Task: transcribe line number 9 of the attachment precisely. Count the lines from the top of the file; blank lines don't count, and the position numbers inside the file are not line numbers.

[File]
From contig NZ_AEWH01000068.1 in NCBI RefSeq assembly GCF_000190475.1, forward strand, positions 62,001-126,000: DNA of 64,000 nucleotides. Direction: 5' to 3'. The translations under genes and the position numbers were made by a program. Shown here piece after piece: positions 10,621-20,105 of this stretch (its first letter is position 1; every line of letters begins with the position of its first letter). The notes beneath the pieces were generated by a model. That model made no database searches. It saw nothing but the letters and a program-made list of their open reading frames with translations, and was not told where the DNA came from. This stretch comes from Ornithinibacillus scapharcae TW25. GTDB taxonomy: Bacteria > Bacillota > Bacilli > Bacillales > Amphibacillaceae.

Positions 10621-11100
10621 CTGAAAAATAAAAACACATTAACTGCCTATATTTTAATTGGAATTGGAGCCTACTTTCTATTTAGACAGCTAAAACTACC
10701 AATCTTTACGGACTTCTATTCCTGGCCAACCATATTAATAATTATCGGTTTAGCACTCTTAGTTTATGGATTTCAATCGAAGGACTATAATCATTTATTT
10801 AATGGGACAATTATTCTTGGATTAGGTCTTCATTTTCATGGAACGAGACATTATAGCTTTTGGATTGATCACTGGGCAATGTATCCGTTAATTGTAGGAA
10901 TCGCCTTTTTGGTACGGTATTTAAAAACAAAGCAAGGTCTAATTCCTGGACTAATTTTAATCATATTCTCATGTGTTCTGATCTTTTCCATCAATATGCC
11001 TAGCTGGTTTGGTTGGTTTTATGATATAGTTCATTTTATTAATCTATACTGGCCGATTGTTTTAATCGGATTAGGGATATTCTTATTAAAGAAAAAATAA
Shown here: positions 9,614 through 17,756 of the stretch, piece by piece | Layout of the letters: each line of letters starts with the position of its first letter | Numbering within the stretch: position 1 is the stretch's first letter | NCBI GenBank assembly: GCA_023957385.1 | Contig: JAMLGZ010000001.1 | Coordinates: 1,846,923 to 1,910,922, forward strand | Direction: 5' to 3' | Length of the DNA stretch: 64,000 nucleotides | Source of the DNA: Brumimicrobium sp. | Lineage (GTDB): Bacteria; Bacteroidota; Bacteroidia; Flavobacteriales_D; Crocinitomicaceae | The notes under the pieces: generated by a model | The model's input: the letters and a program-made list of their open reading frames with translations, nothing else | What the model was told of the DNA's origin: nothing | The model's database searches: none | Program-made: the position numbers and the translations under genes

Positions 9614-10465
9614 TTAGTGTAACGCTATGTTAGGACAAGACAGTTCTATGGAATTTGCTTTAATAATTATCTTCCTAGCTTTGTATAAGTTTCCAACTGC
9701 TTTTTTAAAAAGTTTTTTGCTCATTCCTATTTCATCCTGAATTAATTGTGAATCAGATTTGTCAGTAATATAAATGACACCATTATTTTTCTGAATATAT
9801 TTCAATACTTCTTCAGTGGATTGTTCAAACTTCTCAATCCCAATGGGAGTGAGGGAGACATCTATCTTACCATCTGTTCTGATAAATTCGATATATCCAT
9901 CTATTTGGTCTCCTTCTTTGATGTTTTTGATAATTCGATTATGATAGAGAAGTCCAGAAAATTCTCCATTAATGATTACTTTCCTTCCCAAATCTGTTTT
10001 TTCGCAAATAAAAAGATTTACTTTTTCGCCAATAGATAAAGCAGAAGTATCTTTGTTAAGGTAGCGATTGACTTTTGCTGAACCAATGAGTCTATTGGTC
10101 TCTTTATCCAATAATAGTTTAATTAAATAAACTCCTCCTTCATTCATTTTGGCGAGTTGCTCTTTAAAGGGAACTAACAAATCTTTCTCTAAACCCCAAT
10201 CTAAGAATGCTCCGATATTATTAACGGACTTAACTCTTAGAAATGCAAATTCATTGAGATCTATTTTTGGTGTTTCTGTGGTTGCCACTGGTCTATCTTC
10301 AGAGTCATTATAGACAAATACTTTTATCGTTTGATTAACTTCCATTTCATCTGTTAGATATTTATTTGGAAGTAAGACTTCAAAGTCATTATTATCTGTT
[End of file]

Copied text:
Positions 9614-10465